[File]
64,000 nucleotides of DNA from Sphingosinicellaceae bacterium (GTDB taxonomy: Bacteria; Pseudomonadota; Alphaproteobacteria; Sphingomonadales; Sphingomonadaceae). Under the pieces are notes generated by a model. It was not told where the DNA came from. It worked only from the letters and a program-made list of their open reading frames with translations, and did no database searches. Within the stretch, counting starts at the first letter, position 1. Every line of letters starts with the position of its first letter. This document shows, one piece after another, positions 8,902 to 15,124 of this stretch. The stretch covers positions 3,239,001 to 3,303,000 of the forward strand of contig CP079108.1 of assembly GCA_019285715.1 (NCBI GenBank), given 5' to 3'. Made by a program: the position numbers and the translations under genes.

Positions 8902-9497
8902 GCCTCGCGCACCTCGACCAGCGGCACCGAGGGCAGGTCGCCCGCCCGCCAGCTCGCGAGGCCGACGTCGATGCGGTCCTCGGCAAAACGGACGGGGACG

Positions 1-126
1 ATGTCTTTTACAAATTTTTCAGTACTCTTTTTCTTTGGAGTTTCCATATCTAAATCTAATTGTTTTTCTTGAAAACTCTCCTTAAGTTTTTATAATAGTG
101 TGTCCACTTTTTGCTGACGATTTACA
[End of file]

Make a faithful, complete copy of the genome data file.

64,000 nucleotides of DNA from Sphingosinicellaceae bacterium (GTDB taxonomy: Bacteria; Pseudomonadota; Alphaproteobacteria; Sphingomonadales; Sphingomonadaceae). Under the pieces are notes generated by a model. It was not told where the DNA came from. It worked only from the letters and a program-made list of their open reading frames with translations, and did no database searches. Within the stretch, counting starts at the first letter, position 1. Every line of letters starts with the position of its first letter. This document shows, one piece after another, positions 8,902 to 15,124 of this stretch. The stretch covers positions 3,239,001 to 3,303,000 of the forward strand of contig CP079108.1 of assembly GCA_019285715.1 (NCBI GenBank), given 5' to 3'. Made by a program: the position numbers and the translations under genes.

Positions 8902-9497
8902 GCCTCGCGCACCTCGACCAGCGGCACCGAGGGCAGGTCGCCCGCCCGCCAGCTCGCGAGGCCGACGTCGATGCGGTCCTCGGCAAAACGGACGGGGACG

Positions 1-126
1 ATGTCTTTTACAAATTTTTCAGTACTCTTTTTCTTTGGAGTTTCCATATCTAAATCTAATTGTTTTTCTTGAAAACTCTCCTTAAGTTTTTATAATAGTG
101 TGTCCACTTTTTGCTGACGATTTACA